Thursday, September 11, 2008

And Now ... A Word About Our Sponsor:


Before we get to the recipe of the day, I must admit that I agonized a bit over what to post today. I try to keep things light here at Beach Eats - that's just how I roll. But there's no ignoring the fact that today is a difficult day. Its difficult for all of us. I want to acknowledge that and offer my public prayer for peace in our world and for peace in the hearts of those personally affected by the events of September 11, 2001.

..............................................................................

I do a fair bit of kidding about the husband - what with the meat and the cooking duties and all - but I should also say a few words in his defense. Its not like he's never cooked a meal. He's been the chef plenty of times. He roasts a mean chicken and is solely responsible for any steak cooked chez Diva. Breakfast is his domain as well. I'm capable of much culinary greatness but my scrambled eggs are plateful of woe. Really. The husband is the egg man. Period.

He has a far more adventurous palate than I ever will - and, as long as it doesn't contain peas, he's happy to eat almost anything I put in front of him. He's been nothing short of 100% supportive of all my dietary whims ... and there have been many, and is always game for trying a new dish. I literally could not do this without him. Not the blogging, not the SB dieting. He is the sponsor to which I refer.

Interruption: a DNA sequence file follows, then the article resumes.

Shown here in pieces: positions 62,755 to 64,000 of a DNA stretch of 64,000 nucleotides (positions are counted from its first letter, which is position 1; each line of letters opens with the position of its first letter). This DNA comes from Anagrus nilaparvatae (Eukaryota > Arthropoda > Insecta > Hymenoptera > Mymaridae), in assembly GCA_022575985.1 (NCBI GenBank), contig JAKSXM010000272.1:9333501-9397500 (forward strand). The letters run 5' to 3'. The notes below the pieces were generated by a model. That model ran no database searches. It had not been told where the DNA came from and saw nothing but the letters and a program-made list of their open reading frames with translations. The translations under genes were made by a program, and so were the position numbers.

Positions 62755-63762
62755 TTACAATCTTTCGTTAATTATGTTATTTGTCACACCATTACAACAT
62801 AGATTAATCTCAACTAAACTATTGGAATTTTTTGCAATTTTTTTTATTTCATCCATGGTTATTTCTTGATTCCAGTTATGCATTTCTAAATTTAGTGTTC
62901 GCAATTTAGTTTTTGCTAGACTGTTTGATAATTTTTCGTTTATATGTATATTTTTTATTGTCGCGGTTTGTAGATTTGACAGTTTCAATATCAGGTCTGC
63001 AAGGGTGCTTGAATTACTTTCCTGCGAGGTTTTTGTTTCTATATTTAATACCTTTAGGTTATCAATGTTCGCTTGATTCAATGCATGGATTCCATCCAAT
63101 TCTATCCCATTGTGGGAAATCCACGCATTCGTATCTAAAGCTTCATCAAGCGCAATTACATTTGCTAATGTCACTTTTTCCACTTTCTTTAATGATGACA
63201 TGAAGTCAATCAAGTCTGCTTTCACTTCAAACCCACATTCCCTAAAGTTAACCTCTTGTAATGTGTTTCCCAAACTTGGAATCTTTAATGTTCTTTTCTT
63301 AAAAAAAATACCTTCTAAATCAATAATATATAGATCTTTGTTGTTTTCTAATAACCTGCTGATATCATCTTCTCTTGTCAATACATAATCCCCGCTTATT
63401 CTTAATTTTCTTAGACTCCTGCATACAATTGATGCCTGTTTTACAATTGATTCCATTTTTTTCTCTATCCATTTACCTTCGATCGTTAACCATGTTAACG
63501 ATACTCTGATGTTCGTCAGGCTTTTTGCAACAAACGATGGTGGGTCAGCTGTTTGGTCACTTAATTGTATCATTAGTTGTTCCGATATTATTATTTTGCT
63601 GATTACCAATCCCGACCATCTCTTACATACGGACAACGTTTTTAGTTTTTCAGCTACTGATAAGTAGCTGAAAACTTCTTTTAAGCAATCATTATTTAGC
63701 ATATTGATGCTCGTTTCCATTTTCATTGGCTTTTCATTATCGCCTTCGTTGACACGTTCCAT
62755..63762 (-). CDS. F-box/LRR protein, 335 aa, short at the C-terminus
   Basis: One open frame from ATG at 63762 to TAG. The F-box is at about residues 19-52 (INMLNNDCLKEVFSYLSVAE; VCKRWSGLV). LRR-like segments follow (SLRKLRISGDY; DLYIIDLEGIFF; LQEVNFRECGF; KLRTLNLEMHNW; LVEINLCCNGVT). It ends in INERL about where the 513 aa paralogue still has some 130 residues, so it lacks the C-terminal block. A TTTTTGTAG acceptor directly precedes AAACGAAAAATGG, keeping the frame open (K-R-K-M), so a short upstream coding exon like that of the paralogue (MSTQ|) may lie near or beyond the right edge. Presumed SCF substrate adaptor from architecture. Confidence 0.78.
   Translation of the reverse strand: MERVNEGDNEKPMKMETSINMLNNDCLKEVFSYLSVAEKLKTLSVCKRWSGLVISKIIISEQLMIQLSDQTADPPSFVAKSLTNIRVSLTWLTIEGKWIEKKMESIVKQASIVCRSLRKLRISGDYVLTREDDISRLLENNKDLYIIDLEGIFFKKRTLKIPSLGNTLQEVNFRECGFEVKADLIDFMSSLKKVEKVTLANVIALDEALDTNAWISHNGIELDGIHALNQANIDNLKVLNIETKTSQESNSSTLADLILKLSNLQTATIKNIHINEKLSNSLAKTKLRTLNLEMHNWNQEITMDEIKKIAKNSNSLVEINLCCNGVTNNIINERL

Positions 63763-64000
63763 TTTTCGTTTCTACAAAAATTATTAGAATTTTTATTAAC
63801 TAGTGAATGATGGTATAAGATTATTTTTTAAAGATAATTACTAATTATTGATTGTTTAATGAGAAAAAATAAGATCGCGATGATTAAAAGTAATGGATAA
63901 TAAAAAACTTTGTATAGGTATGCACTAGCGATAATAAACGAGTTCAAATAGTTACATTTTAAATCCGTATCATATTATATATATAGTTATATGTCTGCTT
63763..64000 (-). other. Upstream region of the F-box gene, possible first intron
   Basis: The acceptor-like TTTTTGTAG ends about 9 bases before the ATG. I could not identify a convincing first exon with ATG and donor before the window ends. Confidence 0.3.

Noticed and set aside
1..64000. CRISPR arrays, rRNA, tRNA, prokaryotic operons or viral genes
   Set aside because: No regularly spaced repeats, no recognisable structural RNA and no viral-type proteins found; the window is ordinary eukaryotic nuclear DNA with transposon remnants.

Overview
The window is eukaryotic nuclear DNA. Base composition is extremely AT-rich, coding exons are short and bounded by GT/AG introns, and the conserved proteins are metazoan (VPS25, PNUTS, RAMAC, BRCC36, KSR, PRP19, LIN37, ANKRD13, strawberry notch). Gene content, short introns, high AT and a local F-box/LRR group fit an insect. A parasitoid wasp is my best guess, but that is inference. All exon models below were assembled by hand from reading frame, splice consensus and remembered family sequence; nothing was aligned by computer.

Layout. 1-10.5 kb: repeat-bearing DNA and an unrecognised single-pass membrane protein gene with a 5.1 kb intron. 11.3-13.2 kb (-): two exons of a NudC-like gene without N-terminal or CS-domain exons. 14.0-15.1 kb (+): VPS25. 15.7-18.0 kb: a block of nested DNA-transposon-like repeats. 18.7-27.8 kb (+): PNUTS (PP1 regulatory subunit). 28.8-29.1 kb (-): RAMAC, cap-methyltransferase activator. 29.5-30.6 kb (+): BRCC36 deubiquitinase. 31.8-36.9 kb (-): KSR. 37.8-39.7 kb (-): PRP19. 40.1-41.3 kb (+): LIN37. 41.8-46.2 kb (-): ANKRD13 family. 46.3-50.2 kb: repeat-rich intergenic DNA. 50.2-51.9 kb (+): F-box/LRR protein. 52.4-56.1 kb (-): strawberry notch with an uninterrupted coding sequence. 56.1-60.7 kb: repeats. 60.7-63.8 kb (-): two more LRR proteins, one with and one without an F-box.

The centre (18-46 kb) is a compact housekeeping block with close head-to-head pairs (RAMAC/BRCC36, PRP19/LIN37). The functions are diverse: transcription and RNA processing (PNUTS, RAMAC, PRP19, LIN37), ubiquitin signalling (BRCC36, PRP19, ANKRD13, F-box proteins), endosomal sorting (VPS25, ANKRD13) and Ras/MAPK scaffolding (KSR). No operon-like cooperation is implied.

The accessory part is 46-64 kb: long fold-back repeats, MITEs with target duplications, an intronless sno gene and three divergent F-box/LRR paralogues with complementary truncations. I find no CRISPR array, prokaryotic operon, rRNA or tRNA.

Despite his flexibility, I kinda, sorta figured I could slip the whole wheat orzo by him the other night. Its not that he's against WW pasta per se, but it wouldn't be his first choice. I assumed that all the flavors going on in the dish would hide the fact that it wasn't regular pasta. Nothing doing. After heaping much praise upon both the chicken and the orzo, the husband said: "what kind of orzo is this?" Uh oh. I had a brief moment of contemplation before admitting the truth ... then breathed a sigh of relief when he pronounced: "its really good!" I'm not sure I can convert him entirely, but its a start.

This orzo is my take on a Giada De Laurentiis recipe. I've tweaked it to make it South Beach friendly ... and left out the peas to make it husband friendly. I'm well pleased with my version. Its creamy, satisfying and very flavorful. I hope you'll try it!

Whole Wheat Orzo in Tomato, Basil, Parmesan Cream:

  • 1 cup of whole wheat orzo
  • 1 tbsp. extra-virgin olive oil
  • 1 large shallot, minced
  • 1 large clove of garlic, minced
  • pinch of dried crushed red pepper flakes, optional
  • 2 ripe, red plum tomatoes, seeded and chopped*
  • 1 1/4 cup of fat-free Half and Half
  • 1/2 tsp. good quality dried basil*
  • grating of fresh nutmeg
  • generous grinding of fresh black pepper
  • 1/2 (or more to taste) freshly grated Parmesan cheese
  • pinch of Kosher salt
Cook the orzo according to package directions, making sure to leave it al dente as it will continue to cook in the sauce. Drain and reserve.